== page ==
The Hungarian government has decided to open a humanitarian and development center in N'Djamena, the capital of Chad, as part of the Hungary Helps program. The news was announced by the Secretary of State for Programs Assisting Persecuted Christians at the Ministry of Foreign Affairs and Trade.
- The position of the Hungarian government is that help should be taken to where the trouble is, and people in trouble should not be brought to Europe and Hungary,” stated Tristan Azbej. “The center’s task will be to coordinate Hungary’s humanitarian and economic development activities in Chad and the broader Sahel region,” he added.
As he explained, “The Sahel region is the neighborhood of Europe’s neighborhood, and what happens there has an impact on Europe as well. The Sahel is a significant region both for emitting migration and for letting migration pass through, and it faces numerous humanitarian and security challenges.”
He emphasized, “Chad is all the more important because governments and countries in the region are collapsing one after another due to military coups and armed conflicts. There is also the presence of Christian persecution and hunger caused by climate change. In this situation, Hungary has recognized the need to protect those living there and to stop migration from the region. Thus, it has established the first African branch of the Hungary Helps program in Chad, one of the last stable countries in the Sahel region.”
He reported that Hungary launched two humanitarian missions in Chad this year. “In September and October, Hungarian doctors carried out life-saving interventions over more than two weeks in Chadian refugee camps, helping not only the refugees but also the locals. In the coming years, further medical missions are planned, contributing to the locals’ decision to stay.”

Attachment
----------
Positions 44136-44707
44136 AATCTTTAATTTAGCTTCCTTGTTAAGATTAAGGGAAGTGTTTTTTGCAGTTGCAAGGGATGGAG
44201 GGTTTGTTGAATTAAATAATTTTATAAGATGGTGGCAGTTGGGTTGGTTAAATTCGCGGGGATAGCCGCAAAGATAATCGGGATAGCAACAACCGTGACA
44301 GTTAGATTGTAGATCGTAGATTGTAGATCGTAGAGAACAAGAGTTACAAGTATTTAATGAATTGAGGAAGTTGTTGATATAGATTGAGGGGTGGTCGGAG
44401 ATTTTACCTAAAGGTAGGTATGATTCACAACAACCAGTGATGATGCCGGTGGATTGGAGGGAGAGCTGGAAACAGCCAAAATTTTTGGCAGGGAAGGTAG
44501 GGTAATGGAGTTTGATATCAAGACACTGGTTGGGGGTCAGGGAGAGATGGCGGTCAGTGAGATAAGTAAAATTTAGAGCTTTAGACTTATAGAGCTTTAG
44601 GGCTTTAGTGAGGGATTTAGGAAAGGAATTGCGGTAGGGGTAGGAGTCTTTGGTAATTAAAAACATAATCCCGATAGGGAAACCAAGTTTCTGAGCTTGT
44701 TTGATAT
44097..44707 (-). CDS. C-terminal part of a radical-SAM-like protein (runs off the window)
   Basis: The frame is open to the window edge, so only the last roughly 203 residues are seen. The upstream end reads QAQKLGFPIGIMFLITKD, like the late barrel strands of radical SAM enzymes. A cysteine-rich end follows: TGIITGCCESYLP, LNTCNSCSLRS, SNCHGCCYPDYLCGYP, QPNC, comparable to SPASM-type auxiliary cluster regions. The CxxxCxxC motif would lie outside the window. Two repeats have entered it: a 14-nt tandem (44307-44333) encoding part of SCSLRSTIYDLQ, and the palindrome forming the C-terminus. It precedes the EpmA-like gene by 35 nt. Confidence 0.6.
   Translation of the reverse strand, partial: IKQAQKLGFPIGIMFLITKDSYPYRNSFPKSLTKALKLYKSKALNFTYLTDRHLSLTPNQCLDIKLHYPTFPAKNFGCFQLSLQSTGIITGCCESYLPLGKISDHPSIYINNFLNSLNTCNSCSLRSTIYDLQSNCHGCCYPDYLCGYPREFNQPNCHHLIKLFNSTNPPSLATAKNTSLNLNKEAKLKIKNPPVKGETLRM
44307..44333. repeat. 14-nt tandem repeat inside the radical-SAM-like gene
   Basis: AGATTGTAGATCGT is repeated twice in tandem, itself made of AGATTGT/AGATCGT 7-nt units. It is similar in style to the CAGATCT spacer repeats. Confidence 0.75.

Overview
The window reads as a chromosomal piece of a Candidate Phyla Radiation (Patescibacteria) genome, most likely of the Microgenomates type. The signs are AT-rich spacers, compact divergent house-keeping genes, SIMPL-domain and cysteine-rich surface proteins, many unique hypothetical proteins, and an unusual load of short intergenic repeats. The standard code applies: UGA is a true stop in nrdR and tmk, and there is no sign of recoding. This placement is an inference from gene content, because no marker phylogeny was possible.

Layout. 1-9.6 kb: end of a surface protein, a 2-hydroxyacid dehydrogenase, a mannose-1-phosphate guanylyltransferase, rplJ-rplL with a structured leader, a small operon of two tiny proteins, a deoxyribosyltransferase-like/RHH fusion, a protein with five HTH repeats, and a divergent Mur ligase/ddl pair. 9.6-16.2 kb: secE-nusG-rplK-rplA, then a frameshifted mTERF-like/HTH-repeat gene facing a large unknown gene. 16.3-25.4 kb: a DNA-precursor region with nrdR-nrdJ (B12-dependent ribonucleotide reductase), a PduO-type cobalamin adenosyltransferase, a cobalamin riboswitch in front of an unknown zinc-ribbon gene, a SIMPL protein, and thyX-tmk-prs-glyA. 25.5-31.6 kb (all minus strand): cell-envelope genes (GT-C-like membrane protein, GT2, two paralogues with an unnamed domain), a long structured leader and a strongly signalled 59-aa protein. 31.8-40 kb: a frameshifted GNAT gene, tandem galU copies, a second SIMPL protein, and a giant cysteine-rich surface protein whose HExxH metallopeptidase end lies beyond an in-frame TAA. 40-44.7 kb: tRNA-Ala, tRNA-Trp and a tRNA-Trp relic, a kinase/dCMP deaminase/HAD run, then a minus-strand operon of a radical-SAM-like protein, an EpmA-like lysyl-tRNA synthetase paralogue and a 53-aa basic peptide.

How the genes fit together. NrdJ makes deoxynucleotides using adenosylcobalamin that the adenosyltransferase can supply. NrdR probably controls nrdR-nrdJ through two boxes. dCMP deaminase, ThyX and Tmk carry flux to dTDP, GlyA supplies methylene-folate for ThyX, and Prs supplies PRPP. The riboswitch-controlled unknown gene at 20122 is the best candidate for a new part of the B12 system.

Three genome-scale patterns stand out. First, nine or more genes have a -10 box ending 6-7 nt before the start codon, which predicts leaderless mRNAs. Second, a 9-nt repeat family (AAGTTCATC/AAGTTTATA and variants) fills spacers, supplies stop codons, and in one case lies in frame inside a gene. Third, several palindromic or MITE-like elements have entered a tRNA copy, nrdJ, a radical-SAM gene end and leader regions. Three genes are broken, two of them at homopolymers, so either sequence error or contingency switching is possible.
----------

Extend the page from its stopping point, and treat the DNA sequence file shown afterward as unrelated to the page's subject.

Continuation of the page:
“Moreover, experts from Óbuda University provided training to Chadian professionals working in the operation of refugee camps, and at the end of the training, certificates were awarded. This was so successful that the Hungary Helps Agency and the Chadian refugee authority signed a cooperation agreement,” he added.
Furthermore, “staff from the University of Gödöllő assessed how to adapt Hungarian drought-resistant agricultural production methods in Chad and how to capitalize on Hungarian irrigation technology achievements for the benefit of the Chadians.”
Finally, he spoke about the importance of stabilizing Chad, “an island of stability in the region. In neighboring countries, there are civil wars, armed conflicts, and military coups. Therefore, stabilizing the country is crucial to protect Europe from a migration wave of tens or even hundreds of millions,” concluded Tristan Azbej.